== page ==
Downtown Boston home prices ascended to fresh records in the first quarter of 2020, but the signs are there that these figures might represent a highwater mark for sellers, their brokers, and developers. The novel coronavirus pandemic is seeing to that.
First the numbers. Every substantial price measure for downtown Boston condo sales hit records for the three months ended March 30, according to a new report from appraiser Miller Samuel and brokerage Douglas Elliman. The report (not online yet) covered closed deals in Back Bay, Beacon Hill, Charlestown, Fenway, Midtown (a.k.a. Downtown Crossing), the North End, the Seaport District, South Boston, the South End, and the West End.
The average condo sales price increased 40.4 percent compared with the first quarter of 2019, to $1,581,395, and the average price per square foot increased 29.1 percent, to $1,270. The median sales price—probably the best measure as it’s not skewed by one or two mega-deals—increased 24.46 percent annually, to $1,007,500 (yes, have the condos in downtown Boston sold for more than $1 million).
Lest you think these much higher numbers compared with early last year dissuaded buyers, well, you’re wrong. The number of downtown Boston condo sales rose 10.9 percent, to 540.
But there is a sign of the coronavirus’ effects on the seemingly strong market, and that comes via listing inventory. The number of available condos for sale dropped 10 percent, to 414, with most of that drop-off coming in late March, after the Boston region started to shut down due to the newly declared pandemic.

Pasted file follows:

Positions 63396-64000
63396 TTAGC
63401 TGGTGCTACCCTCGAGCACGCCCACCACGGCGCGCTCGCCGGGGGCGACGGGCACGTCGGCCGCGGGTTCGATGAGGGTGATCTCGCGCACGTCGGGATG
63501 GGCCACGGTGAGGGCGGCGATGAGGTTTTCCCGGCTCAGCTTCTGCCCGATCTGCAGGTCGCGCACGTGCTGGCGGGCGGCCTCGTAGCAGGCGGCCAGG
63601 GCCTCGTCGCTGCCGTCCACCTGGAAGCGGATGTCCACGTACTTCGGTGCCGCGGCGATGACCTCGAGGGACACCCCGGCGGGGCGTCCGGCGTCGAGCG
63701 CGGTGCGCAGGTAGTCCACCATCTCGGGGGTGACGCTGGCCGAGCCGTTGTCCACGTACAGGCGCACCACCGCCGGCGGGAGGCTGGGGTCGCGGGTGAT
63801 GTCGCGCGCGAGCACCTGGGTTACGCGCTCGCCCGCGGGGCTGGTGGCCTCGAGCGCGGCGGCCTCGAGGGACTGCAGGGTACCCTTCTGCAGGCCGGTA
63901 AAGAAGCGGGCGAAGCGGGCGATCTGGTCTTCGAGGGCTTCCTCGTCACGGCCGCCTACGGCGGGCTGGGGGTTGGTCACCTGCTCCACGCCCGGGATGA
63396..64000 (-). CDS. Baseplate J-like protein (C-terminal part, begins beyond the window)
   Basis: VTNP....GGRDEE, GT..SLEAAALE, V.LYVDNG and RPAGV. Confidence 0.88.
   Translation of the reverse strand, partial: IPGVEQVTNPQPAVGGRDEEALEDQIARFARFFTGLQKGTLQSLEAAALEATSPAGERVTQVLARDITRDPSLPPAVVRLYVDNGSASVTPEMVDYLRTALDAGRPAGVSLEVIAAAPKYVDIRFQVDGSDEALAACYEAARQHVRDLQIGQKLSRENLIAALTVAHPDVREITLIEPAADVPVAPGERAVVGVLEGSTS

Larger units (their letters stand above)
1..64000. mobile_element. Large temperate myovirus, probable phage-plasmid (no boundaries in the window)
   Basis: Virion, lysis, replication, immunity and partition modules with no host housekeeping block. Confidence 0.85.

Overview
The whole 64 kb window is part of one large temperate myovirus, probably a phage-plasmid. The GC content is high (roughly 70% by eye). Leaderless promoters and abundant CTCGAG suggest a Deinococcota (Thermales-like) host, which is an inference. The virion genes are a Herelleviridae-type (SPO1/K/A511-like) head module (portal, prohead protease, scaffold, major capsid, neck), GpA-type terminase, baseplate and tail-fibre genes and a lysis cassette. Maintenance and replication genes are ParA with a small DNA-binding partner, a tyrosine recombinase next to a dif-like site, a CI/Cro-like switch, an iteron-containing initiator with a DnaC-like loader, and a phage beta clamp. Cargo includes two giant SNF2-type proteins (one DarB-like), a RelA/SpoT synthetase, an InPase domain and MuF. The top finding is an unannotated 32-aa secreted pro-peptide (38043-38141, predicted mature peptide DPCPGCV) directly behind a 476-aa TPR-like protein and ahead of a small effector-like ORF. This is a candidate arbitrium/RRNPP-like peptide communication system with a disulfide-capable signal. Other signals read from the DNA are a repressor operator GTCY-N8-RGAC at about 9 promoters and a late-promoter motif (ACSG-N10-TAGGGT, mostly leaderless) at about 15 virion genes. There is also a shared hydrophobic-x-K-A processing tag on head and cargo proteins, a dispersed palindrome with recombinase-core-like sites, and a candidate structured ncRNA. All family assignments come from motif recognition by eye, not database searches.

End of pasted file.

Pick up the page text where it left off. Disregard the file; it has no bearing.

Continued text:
That quarterly rise in the rate of condo listing inventory, in fact, dropped by nearly two-thirds toward the end of March, according to Miller Samuel and Douglas Elliman. This decline in available condos to choose from reflects other recent stats that show recent cliff-drops in listings—especially newer ones—in downtown Boston and around the region.
There was a similar decline in inventory for downtown Boston townhouses, according to the report. It was down 11.4 percent annually, to 31, and the rate of the climb in inventory ahead of the traditionally busy spring market fell be nearly one-third.
At the same time, though, townhouses joined condos in setting fresh milestones during the quarter. The median sales price increased 19.8 percent, to $1,617,500, and the average price was up 9.4 percent, to $2,522,414; the average price per square foot for a townhouse was $836, a rise of 7.2 percent. All were records for downtown Boston.
These records—especially the condo ones—were due largely to newer developments hitting the market and trading, per the report. Now most development in Boston is, of course, on hold due to different construction moratoriums and advisories to help stem the spread of the coronavirus.
These and the inventory declines mean fewer options for buyers—many of whom are on the sidelines anyway, waiting to see what happens with the economy and with the post-pandemic real estate market. Those that are still taking the plunge, too, are navigating new realities such as virtual open houses and closings via veritable acrobatics in order to maintain social distancing and other coronavirus-fighting measures.